Story of the Reappearance of a Lost Edgewood College Spring


New Millennium Spring (by Lorman) aka Big Fish Spring (by Noland)

In late December, in or about the year 2000, Jim Lorman–at the time a biology professor at Edgewood College–was riding his bike to work along the Lake Wingra shoreline. The lake was frozen, nothing unusual, he recounts, because the lake (in those days) always froze over by the end of December. There was never any open water that time of year–never in the 20 years he had been working at Edgewood College–except for this particular day when he noticed a large body of open water just off the Edgewood boardwalk.

Upon investigation Jim realized that he was probably seeing the rebirth of one of the long-lost springs along the Lake Wingra shoreline that Noland (1951) had mentioned in his classic study of Lake Wingra. Jim referred to it as New Millennium Spring in reference the impending turning of the new century.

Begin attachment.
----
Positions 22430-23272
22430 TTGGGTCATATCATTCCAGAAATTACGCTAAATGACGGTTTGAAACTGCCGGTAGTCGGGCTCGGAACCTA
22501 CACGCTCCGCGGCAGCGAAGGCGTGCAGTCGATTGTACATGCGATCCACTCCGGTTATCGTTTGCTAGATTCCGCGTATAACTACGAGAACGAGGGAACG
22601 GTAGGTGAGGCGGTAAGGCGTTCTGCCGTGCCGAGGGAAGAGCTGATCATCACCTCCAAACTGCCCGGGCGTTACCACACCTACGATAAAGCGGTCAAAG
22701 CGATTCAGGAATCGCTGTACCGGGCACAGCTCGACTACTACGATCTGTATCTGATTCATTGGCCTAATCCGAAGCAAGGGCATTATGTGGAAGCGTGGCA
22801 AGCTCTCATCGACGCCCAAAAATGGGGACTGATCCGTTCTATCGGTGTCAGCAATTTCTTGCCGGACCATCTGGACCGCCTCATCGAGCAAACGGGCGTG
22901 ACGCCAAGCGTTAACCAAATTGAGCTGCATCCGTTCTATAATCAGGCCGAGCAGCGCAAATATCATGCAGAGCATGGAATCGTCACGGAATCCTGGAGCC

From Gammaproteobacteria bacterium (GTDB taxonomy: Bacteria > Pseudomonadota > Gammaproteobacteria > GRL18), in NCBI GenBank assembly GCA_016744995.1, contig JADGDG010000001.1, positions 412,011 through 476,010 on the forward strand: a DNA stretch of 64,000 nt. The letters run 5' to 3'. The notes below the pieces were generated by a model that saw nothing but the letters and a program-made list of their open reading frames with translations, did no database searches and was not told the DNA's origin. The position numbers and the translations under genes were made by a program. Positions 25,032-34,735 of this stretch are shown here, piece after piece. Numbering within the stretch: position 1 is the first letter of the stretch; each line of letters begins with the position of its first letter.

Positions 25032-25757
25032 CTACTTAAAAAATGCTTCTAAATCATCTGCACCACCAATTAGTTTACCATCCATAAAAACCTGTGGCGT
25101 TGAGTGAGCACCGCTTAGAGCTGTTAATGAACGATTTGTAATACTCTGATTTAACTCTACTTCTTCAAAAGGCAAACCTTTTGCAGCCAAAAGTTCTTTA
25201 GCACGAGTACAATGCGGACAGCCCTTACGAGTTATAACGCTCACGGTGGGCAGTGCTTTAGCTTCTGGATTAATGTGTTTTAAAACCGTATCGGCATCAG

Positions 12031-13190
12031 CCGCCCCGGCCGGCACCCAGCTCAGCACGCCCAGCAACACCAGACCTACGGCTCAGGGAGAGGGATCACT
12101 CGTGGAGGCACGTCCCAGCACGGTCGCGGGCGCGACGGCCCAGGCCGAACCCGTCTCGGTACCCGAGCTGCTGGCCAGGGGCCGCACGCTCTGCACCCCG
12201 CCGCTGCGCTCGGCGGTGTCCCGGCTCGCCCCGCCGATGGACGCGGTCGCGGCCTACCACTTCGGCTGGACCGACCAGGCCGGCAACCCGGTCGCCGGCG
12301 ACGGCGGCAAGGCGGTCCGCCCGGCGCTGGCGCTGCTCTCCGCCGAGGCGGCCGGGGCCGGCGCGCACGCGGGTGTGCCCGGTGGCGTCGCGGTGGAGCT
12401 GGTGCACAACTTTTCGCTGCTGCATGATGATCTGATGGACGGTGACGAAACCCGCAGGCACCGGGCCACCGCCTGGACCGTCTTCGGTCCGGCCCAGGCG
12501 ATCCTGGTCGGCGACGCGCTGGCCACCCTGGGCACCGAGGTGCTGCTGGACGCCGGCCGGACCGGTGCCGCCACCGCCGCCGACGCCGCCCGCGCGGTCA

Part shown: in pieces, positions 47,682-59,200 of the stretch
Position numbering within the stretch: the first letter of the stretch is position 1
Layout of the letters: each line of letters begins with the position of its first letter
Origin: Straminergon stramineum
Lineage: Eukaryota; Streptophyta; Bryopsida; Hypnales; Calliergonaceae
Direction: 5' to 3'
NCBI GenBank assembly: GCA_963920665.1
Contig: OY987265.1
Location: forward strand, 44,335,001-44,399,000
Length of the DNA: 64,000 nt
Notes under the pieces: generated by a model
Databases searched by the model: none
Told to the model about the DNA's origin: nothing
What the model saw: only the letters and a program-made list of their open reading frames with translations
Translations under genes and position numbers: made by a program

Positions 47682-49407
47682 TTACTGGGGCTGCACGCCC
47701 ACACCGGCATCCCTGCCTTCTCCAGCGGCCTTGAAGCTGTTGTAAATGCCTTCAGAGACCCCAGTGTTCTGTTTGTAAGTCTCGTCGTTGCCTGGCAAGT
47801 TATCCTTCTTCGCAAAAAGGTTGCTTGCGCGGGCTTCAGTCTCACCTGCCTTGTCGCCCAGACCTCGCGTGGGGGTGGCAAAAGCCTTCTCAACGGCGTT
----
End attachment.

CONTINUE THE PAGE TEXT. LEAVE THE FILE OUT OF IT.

Nolan (1951) reported that the Big Fish Spring was a large one but stopped flowing in about 1935.

It is worth noting that the Native American name for this spring— as well as the names for many other springs—are apparently unknown.

Lorman’s tale was captured by Unseen Madison, the local oral environmental and cultural history project. Click here to listen to Jim describe his discovery.

References

Noland, Wayland E. 1951 “The Hydrography, Fish, and Turtle Population of Lake Wingra. Wisconsin Academy of Science, Arts, and Letters, Madison, WI

About Steve Glass

The blogger is a restoration ecologist, Certified Ecological Restoration Practitioner, conservation photographer, and writer living in the Midwestern United States. Check out my photos at Stephenglassphotography.smugmug.com
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